# DIY Chip on Board LED circuit - help with review of safety.

#### LEDIY

Joined Dec 2, 2016
26
Hi,

I have been putting together a DIY LED circuit for a lighting fixture in my room consisting of 4 high power COB LED's. They will be mounted on heat sinks which have been calculated for the correct thermal dissipation and in an aluminum enclosure.

I am just awaiting the LED bulbs to arrive tomorrow in order to be able to complete the circuit and flip the switch, but I am an absolute laymen at best when it comes to electronics and have simply gone off all of the required ratings for each piece in the circuit and read from various sources how to wire them together.

It is not a complex circuit by any stretch of the imagination, just two dc converters wired in parallel to power the led and fans respectively. Then the fans and LEDs wired in parallel to the dc converters so that they all share the max amperage the converter gives out whilst maintaining a constant voltage. I have used wago clips to split the wires on both the ac and dc side of the circuit.

I have thrown together a rudimentary wiring diagram in paint and was hoping that you fine people could have a look over it and maybe tell me if I am going to electrocute myself with 240 volts when I flip the switch or whether this all seems reasonable enough. I also wanted to ask is there a way to calculate what the AC side of the circuit will be drawing from the mains amps wise, so I can work out whether my rocker switch is sufficiently protected. At the moment it is rated for 6amps @ 240 volts.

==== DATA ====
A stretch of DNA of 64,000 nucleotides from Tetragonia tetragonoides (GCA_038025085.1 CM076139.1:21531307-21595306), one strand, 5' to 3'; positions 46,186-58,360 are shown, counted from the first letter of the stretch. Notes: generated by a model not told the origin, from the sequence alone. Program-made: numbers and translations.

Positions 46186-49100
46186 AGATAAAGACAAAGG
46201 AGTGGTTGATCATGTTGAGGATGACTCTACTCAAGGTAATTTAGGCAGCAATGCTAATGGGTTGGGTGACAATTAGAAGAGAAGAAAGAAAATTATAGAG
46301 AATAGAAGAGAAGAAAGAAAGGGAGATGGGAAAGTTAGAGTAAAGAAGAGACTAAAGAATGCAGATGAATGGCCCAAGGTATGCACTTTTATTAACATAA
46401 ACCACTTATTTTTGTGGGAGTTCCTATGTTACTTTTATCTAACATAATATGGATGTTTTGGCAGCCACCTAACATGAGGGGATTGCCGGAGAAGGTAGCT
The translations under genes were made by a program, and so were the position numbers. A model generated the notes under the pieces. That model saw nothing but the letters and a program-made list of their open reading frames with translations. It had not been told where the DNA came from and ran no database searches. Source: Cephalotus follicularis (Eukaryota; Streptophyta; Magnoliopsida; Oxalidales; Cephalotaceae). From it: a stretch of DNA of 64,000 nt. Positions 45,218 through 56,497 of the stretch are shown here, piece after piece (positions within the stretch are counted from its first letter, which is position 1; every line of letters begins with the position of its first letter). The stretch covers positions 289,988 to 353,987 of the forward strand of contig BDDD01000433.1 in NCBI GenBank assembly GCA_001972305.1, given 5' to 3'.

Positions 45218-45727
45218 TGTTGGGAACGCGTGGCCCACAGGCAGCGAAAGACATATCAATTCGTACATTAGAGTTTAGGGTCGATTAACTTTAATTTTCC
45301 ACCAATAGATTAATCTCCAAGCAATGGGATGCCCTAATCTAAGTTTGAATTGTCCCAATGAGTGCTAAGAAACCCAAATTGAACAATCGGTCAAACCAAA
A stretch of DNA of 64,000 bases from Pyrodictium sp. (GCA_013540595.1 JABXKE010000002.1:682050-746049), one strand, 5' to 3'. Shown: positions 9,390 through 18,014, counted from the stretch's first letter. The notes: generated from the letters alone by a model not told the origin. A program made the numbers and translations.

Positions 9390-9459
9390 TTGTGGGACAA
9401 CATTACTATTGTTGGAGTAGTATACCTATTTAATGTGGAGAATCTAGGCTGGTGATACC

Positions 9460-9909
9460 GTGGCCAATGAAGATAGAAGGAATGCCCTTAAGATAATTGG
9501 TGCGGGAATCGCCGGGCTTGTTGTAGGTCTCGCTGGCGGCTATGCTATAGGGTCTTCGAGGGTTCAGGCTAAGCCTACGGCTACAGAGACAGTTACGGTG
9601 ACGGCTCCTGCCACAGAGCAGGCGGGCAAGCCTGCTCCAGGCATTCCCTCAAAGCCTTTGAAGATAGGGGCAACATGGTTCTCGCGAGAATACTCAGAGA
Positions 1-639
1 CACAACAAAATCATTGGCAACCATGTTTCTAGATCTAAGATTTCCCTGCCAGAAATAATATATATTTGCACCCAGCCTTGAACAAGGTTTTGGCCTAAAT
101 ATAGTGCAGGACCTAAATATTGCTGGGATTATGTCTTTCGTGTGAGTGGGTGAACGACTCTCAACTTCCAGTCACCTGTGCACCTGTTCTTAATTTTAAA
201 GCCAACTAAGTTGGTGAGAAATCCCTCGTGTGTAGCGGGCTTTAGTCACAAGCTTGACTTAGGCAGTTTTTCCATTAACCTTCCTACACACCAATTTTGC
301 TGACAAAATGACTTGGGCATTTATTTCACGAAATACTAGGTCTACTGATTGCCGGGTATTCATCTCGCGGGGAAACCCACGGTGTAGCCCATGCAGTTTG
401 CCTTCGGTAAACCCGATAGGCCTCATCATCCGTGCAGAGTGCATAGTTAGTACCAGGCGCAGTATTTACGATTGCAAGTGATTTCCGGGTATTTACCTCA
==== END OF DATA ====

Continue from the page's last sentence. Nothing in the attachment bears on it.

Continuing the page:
I have not used convention in the diagram as I have yet to learn any, so it shows the actual components I will be using.

LEDIY

#### LEDIY

Joined Dec 2, 2016
26
Why is the switch wired as shown ?
Because it has an led in it to indicate on so needs a neutral.

#### AlbertHall

Joined Jun 4, 2014
11,305
Is it a mains rated LED then?

#### Alec_t

Joined Sep 17, 2013
12,060
Is your 36V DC converter a constant voltage type or a constant current type? LEDs need something to control the current through them.

#### LEDIY

Joined Dec 2, 2016
26
Is it a mains rated LED then?
Yeah the switch as a unit is rated for 240vac @ 6amp max.

I wanted to know how I would estimate the current draw for the ac side of the circuit to see if that switch is good enough, because the dc converters dont say on the data sheet or on them what the current draw is in order to convert to 36vdc @ 10amps.

#### LEDIY

Joined Dec 2, 2016